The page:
Networking is critical for career growth and success, especially for women. Yet it can feel uncomfortable and transactional. What is your secret to building win-win relationships?
Networking is critical; and not just to network, but to find synergy. Who are those people who naturally have the same kinds of goals that you have? Who else is out there on the same mission as you but maybe serving in that mission in a different role? Win-win relationships are great when we value one another and see that each brings something different to the table that enriches everyone... I like to welcome everyone to the table. "If you are not at the table, you are on the menu!"
Wet Cement research shows that women are not as comfortable as men when it comes to taking control of difficult conversations and feeling empowered at work. How do you overcome any barriers—internal or external—to take control in challenging situations?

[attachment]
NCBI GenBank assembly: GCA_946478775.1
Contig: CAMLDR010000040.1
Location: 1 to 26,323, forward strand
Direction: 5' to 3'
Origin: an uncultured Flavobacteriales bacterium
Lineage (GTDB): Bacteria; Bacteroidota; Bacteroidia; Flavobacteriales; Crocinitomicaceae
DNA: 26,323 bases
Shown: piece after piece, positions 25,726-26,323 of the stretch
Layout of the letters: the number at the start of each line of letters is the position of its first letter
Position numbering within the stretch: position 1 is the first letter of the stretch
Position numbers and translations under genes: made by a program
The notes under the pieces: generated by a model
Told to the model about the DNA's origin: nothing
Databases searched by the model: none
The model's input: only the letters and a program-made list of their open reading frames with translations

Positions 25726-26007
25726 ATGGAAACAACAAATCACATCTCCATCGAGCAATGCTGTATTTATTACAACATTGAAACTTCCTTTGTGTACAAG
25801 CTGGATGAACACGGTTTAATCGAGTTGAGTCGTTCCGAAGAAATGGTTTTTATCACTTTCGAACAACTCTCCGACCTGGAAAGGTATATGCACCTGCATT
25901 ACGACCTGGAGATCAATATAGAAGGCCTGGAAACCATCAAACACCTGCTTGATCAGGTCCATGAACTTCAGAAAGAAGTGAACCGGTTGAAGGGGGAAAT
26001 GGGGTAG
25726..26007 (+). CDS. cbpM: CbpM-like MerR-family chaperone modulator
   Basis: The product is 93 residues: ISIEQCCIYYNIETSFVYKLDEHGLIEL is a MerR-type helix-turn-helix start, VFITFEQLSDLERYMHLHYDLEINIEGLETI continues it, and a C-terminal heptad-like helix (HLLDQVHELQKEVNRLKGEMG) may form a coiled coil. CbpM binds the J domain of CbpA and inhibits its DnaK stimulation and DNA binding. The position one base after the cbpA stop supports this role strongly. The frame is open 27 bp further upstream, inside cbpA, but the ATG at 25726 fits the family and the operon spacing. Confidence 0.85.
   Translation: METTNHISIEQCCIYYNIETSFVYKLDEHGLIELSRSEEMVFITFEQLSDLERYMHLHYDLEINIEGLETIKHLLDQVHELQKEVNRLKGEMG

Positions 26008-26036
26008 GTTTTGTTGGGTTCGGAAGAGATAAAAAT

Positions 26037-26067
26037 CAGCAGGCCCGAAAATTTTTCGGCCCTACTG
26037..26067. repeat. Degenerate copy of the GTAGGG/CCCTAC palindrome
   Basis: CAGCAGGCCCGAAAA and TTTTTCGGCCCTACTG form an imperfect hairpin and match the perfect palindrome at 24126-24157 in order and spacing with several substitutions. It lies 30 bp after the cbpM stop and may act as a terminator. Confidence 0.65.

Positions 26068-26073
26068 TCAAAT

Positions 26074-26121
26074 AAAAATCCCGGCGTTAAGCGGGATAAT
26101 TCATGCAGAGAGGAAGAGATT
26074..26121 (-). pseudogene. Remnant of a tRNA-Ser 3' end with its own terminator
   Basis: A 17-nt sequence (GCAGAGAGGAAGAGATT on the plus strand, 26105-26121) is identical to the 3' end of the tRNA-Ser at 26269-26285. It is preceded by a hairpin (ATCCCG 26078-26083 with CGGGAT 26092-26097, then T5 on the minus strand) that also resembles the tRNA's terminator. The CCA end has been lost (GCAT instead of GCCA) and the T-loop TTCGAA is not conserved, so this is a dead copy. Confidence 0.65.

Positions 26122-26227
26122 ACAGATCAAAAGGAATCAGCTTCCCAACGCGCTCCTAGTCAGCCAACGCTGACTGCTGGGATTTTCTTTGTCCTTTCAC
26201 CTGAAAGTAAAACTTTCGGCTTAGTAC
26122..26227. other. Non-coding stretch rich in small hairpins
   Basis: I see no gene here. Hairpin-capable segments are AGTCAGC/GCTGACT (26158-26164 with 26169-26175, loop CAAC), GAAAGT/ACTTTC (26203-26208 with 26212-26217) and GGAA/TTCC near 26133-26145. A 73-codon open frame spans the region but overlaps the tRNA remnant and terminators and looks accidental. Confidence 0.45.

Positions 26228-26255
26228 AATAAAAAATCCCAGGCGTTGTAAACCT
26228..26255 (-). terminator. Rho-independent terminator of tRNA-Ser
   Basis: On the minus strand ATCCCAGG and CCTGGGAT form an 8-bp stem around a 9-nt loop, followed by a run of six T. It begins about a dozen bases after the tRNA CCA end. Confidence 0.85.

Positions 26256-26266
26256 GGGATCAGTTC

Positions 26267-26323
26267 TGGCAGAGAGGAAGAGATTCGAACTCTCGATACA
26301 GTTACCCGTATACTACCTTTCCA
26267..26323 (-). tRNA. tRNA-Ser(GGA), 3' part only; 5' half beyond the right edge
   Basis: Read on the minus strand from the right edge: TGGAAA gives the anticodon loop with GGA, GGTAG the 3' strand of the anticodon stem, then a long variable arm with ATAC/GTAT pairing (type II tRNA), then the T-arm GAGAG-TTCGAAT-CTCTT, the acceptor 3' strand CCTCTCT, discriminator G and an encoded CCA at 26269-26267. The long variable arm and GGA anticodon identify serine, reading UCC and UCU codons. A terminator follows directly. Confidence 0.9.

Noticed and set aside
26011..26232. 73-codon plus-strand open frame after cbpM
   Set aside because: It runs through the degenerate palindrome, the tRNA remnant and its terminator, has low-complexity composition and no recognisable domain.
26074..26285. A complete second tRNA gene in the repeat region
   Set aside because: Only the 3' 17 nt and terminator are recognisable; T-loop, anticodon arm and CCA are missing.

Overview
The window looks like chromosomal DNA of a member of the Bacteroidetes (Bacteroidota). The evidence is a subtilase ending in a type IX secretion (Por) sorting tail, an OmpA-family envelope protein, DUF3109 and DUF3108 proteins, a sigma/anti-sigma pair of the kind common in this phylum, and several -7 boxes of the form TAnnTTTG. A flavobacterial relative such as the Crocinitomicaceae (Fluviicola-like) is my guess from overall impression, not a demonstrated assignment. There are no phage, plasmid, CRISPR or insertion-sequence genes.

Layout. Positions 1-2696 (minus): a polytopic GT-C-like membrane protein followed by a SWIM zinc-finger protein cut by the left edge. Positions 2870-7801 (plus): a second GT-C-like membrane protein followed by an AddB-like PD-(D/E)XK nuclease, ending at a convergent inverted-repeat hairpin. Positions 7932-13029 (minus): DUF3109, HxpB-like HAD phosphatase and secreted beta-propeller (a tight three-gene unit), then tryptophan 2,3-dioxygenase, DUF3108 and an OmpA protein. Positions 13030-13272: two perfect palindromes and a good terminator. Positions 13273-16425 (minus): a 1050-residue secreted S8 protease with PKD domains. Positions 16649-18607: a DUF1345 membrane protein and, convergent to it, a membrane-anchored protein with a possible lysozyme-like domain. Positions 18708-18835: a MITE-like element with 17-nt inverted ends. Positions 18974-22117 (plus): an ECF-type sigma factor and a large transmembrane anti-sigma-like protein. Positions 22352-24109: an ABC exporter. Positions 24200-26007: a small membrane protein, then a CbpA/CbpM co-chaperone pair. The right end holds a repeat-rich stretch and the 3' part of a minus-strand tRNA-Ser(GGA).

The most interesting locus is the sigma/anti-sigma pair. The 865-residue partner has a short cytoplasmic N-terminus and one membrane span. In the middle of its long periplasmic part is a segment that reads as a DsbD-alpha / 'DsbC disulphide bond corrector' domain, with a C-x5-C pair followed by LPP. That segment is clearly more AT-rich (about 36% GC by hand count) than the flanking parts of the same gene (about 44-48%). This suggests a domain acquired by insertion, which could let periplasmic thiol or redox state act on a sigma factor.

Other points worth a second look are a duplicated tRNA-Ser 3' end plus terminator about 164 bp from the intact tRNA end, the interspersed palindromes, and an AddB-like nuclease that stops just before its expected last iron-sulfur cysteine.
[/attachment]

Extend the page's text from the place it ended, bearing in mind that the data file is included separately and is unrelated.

A painful outcome could be that I will share what I need with well-meaning people who are endowed with the power and authority to help make my situation better and yet, they choose not to do so. For example, I once taught at a college during the COVID-19 pandemic and masks were required. I asked that clear-window masks be used so I could lipread. I was basically told that if I could not do my job, I could file for FMLA. The College was purchasing covered masks; changing to purchase clear-window masks would not have created a problem for the College but would have solved a communication problem that others like me had. Taking control? I found another teaching position where clear-window masks are the norm! Pay is better; the work environment is more respectful, genuine, and authentic.
We want to celebrate the accomplishments of Fearless Leaders like you. What are you most proud of accomplishing?